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During this past winter, FOX40 met people who moved up the mountains for the snow — and then got sick of it. Many homes were completely buried in snow and the region saw heavy downpours of rain that tested storm drains and levees.

But from a Water Resources perspective, it was “a good water year,” according to spokesman Chris Orrock.

Orrock said California had above-average precipitation, with around 30 atmospheric rivers during the 2018-2019 water year, which ends on the last day of September.

Many of those very wet storms came with cold air from the Gulf of Alaska.

“Which really impacted our snowpack. It made it very cold and very deep,” Orrock said. “So, we had snow up in the upper elevations July into August. That snow usually melts by then.”

Orrock pointed out it was the fifth best Sierra snowpack on record, sitting at 175% of average on April 1.

Snow accounts for about a third of California’s freshwater supply. The rest of it is stored as groundwater and in reservoirs, which are fed by snow.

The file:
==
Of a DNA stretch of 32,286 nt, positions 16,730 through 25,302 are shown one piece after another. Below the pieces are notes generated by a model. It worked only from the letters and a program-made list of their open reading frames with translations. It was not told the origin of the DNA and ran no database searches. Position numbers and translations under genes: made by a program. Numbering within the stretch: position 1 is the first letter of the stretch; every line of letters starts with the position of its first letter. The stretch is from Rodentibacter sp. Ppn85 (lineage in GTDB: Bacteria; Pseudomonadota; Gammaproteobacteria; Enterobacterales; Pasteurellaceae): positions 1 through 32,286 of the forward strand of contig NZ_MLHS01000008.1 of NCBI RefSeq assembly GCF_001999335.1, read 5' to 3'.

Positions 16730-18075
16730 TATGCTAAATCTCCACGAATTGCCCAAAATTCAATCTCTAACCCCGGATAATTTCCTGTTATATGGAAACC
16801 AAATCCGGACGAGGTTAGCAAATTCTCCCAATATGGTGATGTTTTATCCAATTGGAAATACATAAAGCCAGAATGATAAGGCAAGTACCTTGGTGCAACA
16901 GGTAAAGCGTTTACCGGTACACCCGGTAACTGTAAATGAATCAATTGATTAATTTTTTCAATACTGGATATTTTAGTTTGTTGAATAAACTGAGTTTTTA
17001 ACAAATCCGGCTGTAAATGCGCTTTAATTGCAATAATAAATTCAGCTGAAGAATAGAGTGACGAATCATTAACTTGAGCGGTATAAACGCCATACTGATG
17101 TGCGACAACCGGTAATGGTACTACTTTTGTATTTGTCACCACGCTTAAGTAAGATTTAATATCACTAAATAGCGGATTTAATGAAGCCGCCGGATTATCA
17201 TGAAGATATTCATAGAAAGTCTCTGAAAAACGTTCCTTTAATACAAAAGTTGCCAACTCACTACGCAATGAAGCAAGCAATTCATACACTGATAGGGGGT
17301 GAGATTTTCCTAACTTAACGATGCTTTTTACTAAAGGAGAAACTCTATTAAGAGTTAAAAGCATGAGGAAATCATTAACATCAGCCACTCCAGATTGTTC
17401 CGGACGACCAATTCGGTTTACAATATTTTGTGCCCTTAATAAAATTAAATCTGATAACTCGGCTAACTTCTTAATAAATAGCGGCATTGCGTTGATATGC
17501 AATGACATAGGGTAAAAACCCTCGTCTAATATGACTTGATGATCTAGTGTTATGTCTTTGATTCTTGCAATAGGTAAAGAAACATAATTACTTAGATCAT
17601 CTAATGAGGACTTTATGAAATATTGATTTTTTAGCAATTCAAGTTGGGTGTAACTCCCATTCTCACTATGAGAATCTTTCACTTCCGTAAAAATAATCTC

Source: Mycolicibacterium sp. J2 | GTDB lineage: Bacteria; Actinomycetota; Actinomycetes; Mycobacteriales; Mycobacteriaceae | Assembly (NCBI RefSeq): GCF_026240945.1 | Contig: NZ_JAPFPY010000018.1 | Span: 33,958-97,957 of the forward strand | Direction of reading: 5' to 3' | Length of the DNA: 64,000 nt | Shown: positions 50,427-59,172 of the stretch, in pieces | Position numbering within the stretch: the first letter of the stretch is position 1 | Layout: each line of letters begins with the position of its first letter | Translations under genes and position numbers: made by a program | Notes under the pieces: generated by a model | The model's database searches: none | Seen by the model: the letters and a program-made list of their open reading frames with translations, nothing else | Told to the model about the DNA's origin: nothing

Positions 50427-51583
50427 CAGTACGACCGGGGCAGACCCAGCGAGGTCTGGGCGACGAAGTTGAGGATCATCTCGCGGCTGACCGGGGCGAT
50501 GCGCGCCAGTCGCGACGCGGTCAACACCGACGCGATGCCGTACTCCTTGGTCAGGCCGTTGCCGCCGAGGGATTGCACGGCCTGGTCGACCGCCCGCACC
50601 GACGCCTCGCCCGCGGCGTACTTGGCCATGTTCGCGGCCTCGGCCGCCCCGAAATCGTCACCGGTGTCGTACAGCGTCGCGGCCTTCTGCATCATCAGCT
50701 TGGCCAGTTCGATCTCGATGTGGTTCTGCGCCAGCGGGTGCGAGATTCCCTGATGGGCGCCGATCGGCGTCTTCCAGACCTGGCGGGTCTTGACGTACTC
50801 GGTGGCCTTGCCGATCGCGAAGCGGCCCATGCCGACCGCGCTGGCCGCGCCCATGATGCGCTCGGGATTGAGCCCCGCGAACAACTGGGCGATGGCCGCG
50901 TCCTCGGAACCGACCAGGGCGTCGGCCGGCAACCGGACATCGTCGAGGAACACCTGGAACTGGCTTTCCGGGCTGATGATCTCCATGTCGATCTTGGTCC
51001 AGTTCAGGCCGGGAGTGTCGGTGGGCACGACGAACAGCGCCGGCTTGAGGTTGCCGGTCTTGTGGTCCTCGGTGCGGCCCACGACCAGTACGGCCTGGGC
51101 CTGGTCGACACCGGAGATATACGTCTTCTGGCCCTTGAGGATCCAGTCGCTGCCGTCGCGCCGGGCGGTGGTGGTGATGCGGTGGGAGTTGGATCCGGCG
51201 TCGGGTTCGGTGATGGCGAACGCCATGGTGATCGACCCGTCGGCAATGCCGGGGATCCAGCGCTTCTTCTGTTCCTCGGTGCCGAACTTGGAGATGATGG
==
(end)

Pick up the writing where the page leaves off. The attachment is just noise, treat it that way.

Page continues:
“Reservoirs are doing real well,” Orrock told FOX40.

Folsom Lake is currently sitting at 129% of the historic average. Just to the north, Lake Oroville is at 102% and Shasta Lake is at 126%.

Visitors at Folsom Lake were impressed at how healthy the reservoir looks. Jenine Adan said she appreciates how the shoreline is still just a short walk from the parking lot.

“I just hope it continues to rain and stay full just so we can enjoy the lake longer throughout the year,” Adan said.

Just this past weekend, a cold storm brought rain and hail to the Sacramento region. There was even some Sierra snow that was still sticking to the ground at Donner Summit on Monday.

As tempting as it may be to look at all of this as a sign of things to come, the experts will say most of the rain and snow falls between December and the end of February. That means it’s just too soon to make any bold predictions about the season ahead.

“There is no way to really tell,” Orrock explained.

It was also a good season for owners of water rights in California.

“Even though we started with a 10% allocation for our state water project, we ended up with a 75% allocation,” Orrock explained. “It’s very rare that we get up that high.”